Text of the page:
3rd October 2012
Do not extend definition of corruption into private interactions
It is crucial that the definition of corruption be always understood to be this: the act of influencing, through economic incentives, a government decision. That's what it has meant throughout history, and the reason why we care about such economic incentives is because is prevents the rule of law – the uniform application of laws to everyone – from being distorted through "corruption".
However, it now appears that the Indian government is extending the definition of corruption into WITHIN-private-sector transactions.
That's merely a ploy to allow the government to say: "Look, we are not the only corrupt people, the WHOLE country is corrupt!"
In the private sector if someone is indulging in "corrupt" practice, the organisation can fire the relevant person, or otherwise organise corrective steps – including self-regulatory mechanisms.
To criminise "corruption" in the private sector would be to entirely distort the PURPOSE of seeing "normal" corruption as a crime.
I disagree entirely to the idea of extending the definition of corruption into the private sector.
Let the private sector deal with its internal corruption through its own self-regulatory means.
This is a management problem for the private industry, NOT a criminal issue.
If this law is allowed to go through, the government will shift its limited anti-corruption resources to the private sector, thereby further increasing corruption in government. Apart from giving bureaucrats YET ANOTHER lever to arm twist businesses – for corrupt money!
Why is Indian business allowing the government to enter their factories on YET ANOTHER pretext?
India Inc has supported a proposed law to criminalise private sector bribery saying such an attempt would help in checking corruption.
Federation of Indian Chambers of Commerce and Industry (FICCI) has noted with approval the government attempt to amend the Indian Penal Code (IPC) to make corruption in private sector a criminal offence.
"We believe that such a provision could be an effective deterrent and help curb corruption," it said.
The Central government has proposed to make bribery in private sector — both giving and accepting it — a criminal offence by amending the IPC.
However, FICCI, said that it was necessary to ensure that the amended law does not cause undue harassment to businessmen in the country.
"It is imperative that such a law be implemented only after a thorough cleansing of the existing regulations and legal provisions…
"It is also important to ensure that the amended law does not cause undue harassment to private businessmen in the country," the industry body said.
The government's move was also supported by the Associated Chambers of Commerce and Industry of India (Assocham). Assocham Secretary General D S Rawat said that the body favours such a law which was the need of the country.
Whereas, the Confederation of Indian Industry (CII) said it was "examining the matter internally".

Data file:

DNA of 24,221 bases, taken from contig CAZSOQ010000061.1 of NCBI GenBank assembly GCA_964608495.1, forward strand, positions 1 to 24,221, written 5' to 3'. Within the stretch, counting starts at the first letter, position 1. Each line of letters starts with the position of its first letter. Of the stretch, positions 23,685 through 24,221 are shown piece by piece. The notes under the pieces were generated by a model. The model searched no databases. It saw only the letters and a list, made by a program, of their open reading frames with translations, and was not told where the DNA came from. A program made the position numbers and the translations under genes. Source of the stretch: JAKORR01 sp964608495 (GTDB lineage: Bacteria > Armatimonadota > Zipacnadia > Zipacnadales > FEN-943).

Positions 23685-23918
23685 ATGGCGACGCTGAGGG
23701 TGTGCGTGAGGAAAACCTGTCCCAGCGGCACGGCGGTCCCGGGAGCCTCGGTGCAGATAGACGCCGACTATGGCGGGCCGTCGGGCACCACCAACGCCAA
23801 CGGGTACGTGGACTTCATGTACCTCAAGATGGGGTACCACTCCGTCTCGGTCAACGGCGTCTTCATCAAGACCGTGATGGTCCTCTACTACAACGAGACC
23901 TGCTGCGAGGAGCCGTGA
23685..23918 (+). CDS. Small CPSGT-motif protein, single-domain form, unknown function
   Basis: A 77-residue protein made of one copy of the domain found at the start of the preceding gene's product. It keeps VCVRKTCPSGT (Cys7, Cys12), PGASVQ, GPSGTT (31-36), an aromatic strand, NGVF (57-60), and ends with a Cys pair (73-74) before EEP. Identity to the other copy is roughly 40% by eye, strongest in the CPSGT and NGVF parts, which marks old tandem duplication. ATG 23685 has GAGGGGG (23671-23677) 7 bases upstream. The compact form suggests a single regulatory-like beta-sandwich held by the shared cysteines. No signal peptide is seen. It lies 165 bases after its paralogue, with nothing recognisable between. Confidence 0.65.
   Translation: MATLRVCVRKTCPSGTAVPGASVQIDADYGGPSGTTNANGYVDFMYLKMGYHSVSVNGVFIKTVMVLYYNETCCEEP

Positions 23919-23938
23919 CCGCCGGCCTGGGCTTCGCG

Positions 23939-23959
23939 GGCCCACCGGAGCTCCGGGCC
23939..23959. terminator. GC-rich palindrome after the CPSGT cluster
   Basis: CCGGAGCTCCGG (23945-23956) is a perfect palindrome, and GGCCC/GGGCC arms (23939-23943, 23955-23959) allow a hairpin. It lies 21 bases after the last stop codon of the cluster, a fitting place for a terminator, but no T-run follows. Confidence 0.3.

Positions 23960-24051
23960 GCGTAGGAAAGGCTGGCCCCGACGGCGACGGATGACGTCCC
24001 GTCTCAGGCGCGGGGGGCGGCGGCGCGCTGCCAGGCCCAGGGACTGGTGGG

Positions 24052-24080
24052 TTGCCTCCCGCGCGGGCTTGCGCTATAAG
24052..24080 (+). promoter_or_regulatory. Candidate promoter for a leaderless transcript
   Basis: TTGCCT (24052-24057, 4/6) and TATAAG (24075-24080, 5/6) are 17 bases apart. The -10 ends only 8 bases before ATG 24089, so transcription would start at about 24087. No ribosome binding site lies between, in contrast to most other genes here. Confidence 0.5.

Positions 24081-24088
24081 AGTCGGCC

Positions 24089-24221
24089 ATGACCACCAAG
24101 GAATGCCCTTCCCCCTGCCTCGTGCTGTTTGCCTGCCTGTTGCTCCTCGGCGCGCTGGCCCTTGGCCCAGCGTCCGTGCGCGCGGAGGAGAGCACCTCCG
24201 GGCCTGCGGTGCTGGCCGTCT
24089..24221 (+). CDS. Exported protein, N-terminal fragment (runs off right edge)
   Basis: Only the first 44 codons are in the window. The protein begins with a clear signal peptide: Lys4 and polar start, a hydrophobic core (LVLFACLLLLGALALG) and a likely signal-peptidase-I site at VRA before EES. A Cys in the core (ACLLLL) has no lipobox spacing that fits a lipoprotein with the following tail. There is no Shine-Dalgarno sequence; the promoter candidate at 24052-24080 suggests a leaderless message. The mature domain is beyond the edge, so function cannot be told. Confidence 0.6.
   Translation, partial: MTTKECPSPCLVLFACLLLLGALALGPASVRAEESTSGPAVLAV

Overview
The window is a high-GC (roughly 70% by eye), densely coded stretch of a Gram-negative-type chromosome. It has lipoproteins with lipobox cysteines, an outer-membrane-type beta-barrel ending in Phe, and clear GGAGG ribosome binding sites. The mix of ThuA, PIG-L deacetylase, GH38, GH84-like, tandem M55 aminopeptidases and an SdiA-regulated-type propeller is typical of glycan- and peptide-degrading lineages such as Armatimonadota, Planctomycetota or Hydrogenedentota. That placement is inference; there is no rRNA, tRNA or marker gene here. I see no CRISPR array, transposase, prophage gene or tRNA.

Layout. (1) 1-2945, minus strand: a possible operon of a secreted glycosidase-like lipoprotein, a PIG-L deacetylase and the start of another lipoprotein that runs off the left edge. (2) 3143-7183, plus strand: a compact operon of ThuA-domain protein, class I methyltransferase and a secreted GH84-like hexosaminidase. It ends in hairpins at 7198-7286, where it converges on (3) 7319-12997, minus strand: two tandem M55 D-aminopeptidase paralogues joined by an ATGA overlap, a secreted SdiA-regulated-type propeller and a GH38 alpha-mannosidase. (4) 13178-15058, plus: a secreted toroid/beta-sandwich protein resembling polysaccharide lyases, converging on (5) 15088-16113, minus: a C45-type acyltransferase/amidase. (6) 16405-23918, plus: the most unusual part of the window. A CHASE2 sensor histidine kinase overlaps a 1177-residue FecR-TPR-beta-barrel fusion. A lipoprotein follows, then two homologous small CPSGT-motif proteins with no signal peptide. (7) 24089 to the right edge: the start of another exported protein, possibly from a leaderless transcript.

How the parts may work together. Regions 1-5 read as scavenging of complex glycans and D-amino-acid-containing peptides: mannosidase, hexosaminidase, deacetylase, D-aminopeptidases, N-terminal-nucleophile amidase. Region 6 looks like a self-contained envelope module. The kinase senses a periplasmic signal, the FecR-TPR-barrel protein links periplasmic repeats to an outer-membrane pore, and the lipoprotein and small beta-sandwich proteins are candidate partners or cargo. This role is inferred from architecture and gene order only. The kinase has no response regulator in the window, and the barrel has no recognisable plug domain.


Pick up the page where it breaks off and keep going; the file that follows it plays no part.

The draft Indian Penal Code (Amendments) Bill, 2011, circulated to states and Union Territories by the Centre for their comments, would cover graft by an individual, firm, society, trust, association of individuals, company, whether incorporated or not, which undertakes any economic or financial or commercial activity.
At present, there are no legal provisions to check graft in the private sector.
As per the draft law, whoever in the course of economic, financial or commercial activity promises, offers or gives, directly or indirectly, any gratification, in any capacity, for a private sector entity, for the person himself or for another person shall be punishable.
The Centre has asked all States and UT administrations to give their views on the proposed amendments in the IPC.
According to an expert of Pricewaterhouse Coopers (PwC), a consultancy firm, penalising errant private firms could be a way to check corruption.
"Strengthening of corporate governance norms and increasing disclosure requirements thereby creating a market mechanism to penalise errant private firms could be a way to check corruption," said Kunal R Gupta, Associate Director, PwC India.
He also cited a US Law which deals with foreign bribery saying it had a "tremendous impact" in the manner in which companies and persons in that country do business.
"We understand that in the US context US Foreign Corruption Practices Act (FCPA) of 1977 which, in a slightly different context of foreign bribery, deals with the supply side of bribery, has had a tremendous impact in the manner in which the US companies and persons do business and on their compliance policies," Gupta said.
The expert hinted support to a regulatory body close on the lines of the US's Securities and Exchange Commission (SEC) and the UK's Financial Services Authority (FSA).
"Purely based on our experience and information available in public domain, SEC in the US and FSA in the UK have had a discernible impact on the corruption in private sector," the expert said when asked whether there was a need to have a regulatory body to check corruption in the private sector.
The Securities and Exchange Board of India (SEBI) has oflate declined to play a CVC-like role to check corruption in private firms saying it was not its mandate.